Code of Conduct and Professional Memberships
We are pleased to provide you with a comprehensive set of standards that guide our financial aid practices. Our goal is simple: to advocate for you with the highest level of professionalism and ethical behavior.
Memberships and Affiliations
Quinnipiac University has been a longtime member of the National Association of Student Financial Aid Administrators (NASFAA) and subscribes to that organization's Statement of Ethical Principals and Code of Conduct for Financial Aid Professionals.
Our seasoned staff are longtime members of the Eastern Association of Student Financial Aid Administrators (EASFAA).
Our institution also belongs to the Connecticut Association of Professional Financial Aid Administrators (CAPFAA).
Connecticut Code of Conduct
The university has adopted the Connecticut Code of Conduct. Our office adheres to all of the standards and practices that are outlined in the document.
On August 27, 2007, the Connecticut Attorney General announced that all Connecticut institutions of higher education had volunteered to adopt the Connecticut Code of Conduct: a clear roadmap that outlines the ethical administration of financial aid. In fact, Quinnipiac University, one of 17 private colleges and universities in the state, had worked closely with the Connecticut Conference of Independent Colleges (CCIC) in helping to draft this code.
Student Loans and Suggested Lenders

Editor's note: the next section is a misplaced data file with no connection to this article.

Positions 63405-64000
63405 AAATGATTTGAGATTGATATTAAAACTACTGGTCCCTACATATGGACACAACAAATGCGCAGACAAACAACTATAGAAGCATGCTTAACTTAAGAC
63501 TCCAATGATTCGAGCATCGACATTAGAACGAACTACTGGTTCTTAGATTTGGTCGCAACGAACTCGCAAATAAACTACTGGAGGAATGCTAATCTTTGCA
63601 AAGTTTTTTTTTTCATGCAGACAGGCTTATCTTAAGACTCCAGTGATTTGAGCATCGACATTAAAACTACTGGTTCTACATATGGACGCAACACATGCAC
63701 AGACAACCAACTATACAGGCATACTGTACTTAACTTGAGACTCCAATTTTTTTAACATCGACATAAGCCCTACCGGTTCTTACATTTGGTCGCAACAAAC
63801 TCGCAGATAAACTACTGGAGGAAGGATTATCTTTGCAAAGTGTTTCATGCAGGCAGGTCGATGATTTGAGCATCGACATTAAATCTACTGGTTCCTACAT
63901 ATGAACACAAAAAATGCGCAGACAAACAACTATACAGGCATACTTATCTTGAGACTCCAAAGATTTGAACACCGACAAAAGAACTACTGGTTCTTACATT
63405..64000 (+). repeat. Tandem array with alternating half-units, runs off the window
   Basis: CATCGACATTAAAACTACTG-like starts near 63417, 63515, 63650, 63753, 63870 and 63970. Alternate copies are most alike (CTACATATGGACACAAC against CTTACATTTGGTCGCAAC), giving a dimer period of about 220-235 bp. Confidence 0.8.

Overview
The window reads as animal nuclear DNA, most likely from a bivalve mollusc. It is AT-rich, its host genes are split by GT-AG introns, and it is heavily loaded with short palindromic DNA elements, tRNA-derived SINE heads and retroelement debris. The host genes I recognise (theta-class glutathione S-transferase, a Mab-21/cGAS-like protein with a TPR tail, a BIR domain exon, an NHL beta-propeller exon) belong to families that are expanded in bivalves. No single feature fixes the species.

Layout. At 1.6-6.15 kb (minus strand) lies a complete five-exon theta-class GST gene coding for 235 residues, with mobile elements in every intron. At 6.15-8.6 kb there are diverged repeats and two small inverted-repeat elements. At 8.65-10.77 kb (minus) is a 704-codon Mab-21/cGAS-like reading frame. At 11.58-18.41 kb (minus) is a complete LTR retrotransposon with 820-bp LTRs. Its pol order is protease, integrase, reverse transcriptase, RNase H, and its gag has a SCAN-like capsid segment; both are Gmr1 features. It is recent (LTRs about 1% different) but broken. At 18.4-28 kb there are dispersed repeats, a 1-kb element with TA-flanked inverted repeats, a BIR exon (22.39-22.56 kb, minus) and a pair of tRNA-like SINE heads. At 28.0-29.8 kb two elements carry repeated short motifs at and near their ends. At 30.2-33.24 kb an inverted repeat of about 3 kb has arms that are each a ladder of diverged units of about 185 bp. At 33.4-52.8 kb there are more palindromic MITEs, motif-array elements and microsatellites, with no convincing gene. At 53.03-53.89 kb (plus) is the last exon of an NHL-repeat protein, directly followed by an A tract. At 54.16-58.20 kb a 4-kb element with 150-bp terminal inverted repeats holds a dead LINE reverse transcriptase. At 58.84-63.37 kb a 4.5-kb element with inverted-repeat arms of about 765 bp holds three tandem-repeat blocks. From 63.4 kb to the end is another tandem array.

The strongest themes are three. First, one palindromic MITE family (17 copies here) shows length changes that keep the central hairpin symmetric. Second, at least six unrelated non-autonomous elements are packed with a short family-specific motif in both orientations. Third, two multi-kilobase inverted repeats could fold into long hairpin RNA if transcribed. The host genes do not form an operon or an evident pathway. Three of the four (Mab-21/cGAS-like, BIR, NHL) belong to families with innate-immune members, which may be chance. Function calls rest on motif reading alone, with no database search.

Effective July 1, 2010, all colleges and universities are required to process all Federal Stafford and PLUS loans through the government’s Federal Direct Loan Program. Private lenders no longer participate in the federal loan programs. We do not recommend lender lists for students or parents inquiring about private educational loans, nor do we recommend one loan program over another. Students are strongly encouraged to exhaust all of their grant, scholarship and federal loan options before considering private loans. Private educational loans often come with higher interest rates and fees, as well as other less favorable terms and conditions than those offered through the federal loan programs. Private loans require credit checks and often require credit-worthy cosigners, making them more difficult to secure. While we do not make private educational loan recommendations, we do guide families toward a website provided by ELM Select, a non-profit organization that provides an unbiased comparison tool for comparing private educational loans. We also suggest that you pay attention to your home state’s loan programs which can often provide better terms, conditions, fees and interest rates.
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